4. Buy and watch Sharkwater. For those of you who can afford it, buy a few copies that can be lent out to people to watch. Personally, I have 3 copies (2 DVD and 1 BluRay) that I ordered from Amazon. It’s the least you can do to help. If you can only afford one copy, then make sure it doesn’t collect dust on your shelf after you watch it – lend it to people!
  5. For a lot of people, this point might be hard to carry out – but it’s a good idea to cut out seafood altogether (and then eventually meat). I know that the vegetarian lifestyle might be a bit drastic for some, but seriously (and jokes aside), it is one of the key elements to helping our eco system. Malaysians are starting to be brought up to speed on ‘green issues’ but if, as individuals, we do our part, then a difference can really be made. By being vegetarian, you will constantly be thinking about these issues whenever you shop, eat out and cook. If you can’t take such a sudden change, then at least cut down the amount of seafood/meat you consume. Give yourself a few days a week in which you are meat-free.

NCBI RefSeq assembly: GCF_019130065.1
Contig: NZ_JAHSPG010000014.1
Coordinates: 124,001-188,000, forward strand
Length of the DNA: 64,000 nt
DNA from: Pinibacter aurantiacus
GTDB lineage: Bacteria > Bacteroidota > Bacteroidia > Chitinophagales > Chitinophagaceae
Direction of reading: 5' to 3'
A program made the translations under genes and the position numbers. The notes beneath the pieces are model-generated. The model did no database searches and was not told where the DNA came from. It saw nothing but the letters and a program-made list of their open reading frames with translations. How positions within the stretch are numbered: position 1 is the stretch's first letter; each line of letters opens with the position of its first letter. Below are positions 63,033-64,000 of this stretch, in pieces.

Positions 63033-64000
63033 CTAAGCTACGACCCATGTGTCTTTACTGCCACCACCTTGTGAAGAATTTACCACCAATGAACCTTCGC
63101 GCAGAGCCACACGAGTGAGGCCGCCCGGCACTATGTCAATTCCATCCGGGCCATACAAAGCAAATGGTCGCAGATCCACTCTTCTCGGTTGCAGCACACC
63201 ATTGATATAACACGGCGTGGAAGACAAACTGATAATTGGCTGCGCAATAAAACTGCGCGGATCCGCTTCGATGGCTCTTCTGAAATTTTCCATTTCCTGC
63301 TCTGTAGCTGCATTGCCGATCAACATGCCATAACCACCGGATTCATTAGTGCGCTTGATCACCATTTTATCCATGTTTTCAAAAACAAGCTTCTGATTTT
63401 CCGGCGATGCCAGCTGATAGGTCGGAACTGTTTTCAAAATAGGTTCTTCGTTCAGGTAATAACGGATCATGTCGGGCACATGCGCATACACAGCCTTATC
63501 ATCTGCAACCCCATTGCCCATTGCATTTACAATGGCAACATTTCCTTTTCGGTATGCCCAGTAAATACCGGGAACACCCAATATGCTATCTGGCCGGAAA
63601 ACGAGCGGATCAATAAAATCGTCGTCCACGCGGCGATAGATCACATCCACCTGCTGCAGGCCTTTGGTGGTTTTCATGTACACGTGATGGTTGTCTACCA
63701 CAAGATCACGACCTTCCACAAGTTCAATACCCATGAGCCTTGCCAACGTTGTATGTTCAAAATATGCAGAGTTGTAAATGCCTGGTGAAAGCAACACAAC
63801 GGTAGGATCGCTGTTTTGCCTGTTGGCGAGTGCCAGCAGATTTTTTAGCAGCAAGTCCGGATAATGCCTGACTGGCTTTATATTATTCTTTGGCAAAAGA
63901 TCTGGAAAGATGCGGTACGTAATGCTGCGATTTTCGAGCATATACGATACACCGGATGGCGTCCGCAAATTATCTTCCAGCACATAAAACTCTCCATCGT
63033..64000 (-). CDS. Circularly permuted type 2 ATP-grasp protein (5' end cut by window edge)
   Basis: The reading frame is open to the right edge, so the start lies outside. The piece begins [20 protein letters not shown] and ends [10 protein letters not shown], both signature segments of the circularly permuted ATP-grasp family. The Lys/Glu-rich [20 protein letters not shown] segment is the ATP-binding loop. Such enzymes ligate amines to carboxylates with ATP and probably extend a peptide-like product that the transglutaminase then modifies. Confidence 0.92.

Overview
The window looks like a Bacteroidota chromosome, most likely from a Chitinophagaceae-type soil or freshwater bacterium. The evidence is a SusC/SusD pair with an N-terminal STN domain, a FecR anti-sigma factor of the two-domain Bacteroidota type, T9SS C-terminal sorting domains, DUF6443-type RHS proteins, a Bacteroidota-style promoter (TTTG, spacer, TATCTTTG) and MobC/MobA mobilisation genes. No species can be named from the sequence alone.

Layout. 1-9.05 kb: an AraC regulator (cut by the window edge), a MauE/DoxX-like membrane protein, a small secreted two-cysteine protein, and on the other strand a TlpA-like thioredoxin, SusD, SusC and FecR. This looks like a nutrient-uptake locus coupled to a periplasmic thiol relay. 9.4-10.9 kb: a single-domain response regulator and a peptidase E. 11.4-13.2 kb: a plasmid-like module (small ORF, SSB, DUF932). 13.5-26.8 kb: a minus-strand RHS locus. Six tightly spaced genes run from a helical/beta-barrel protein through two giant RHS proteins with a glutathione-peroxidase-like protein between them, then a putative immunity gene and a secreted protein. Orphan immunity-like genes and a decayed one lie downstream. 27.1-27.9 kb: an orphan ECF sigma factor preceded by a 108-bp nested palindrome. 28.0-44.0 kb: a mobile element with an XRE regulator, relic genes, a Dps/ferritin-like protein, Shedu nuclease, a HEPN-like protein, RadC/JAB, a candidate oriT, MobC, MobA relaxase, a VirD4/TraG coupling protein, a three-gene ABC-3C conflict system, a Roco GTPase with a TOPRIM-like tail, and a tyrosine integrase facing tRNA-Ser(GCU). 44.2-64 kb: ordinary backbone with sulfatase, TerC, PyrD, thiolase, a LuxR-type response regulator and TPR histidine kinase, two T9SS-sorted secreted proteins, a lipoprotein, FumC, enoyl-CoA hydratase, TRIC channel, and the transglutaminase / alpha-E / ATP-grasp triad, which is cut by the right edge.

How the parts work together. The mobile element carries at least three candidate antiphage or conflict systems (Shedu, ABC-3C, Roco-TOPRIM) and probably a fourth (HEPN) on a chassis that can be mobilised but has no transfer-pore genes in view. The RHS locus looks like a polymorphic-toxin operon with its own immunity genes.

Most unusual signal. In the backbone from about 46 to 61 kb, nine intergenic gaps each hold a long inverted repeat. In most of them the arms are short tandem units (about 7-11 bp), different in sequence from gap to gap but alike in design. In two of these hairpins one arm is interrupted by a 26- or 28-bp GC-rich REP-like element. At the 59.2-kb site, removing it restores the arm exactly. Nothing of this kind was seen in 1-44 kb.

6. Pressure hotels / restaurants to stop serving sharksfin. As the classic wildlife conservation tagline says “When the Buying Stops, the Killing Does Too”. Support hotels and restaurants that don’t serve sharksfin. Write about them in your blogs and recommend them to your friends whenever they’re booking a dinner and especially weddings.